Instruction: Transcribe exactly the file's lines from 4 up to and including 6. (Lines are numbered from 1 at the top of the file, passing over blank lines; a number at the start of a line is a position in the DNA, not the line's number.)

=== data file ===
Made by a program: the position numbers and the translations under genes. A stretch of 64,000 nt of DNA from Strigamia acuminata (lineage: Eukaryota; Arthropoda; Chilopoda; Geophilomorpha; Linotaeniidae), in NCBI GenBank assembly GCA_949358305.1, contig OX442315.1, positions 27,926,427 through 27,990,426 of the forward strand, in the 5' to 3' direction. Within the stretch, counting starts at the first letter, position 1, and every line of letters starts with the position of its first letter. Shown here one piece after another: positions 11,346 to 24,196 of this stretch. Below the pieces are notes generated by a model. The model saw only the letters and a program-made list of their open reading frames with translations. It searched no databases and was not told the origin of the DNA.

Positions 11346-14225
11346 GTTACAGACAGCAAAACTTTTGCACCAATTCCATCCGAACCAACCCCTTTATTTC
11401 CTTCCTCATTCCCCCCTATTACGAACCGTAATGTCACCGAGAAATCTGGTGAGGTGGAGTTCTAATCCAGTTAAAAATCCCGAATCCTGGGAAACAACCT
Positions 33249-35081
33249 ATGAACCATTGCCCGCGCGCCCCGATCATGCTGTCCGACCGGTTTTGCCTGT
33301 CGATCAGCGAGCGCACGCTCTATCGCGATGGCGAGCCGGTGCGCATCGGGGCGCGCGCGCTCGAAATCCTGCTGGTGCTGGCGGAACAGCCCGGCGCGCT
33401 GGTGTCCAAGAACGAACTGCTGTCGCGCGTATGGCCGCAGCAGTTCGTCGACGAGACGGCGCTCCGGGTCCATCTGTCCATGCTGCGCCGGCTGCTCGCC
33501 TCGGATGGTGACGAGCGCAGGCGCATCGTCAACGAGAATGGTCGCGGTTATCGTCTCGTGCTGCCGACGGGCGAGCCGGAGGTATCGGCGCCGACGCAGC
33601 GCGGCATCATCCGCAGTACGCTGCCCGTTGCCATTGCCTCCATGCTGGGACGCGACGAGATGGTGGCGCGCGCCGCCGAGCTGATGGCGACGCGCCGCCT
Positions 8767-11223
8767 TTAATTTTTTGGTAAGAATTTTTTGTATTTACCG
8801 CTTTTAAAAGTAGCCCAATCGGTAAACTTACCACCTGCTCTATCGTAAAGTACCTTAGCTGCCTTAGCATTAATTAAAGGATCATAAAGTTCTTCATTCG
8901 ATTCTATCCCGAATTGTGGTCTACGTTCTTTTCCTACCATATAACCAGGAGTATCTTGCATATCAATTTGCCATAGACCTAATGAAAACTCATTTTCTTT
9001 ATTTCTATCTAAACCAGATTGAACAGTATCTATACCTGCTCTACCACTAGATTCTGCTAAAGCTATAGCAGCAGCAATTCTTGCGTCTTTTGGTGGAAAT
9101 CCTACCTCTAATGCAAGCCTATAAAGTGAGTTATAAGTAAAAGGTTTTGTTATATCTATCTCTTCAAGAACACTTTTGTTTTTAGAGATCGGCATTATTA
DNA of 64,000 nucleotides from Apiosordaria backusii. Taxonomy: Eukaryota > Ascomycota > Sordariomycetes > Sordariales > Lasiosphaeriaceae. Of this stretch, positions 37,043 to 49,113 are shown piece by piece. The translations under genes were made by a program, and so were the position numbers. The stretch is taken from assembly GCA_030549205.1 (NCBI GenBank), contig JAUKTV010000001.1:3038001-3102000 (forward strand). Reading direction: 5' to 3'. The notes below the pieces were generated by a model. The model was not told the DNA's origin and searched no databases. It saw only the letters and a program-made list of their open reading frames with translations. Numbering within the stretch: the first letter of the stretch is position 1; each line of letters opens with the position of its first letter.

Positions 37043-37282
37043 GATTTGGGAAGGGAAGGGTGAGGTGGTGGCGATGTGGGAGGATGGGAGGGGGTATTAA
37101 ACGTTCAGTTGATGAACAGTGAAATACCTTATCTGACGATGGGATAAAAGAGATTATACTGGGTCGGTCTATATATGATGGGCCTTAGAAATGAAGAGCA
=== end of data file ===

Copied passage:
11401 CTTCCTCATTCCCCCCTATTACGAACCGTAATGTCACCGAGAAATCTGGTGAGGTGGAGTTCTAATCCAGTTAAAAATCCCGAATCCTGGGAAACAACCT
Positions 33249-35081
33249 ATGAACCATTGCCCGCGCGCCCCGATCATGCTGTCCGACCGGTTTTGCCTGT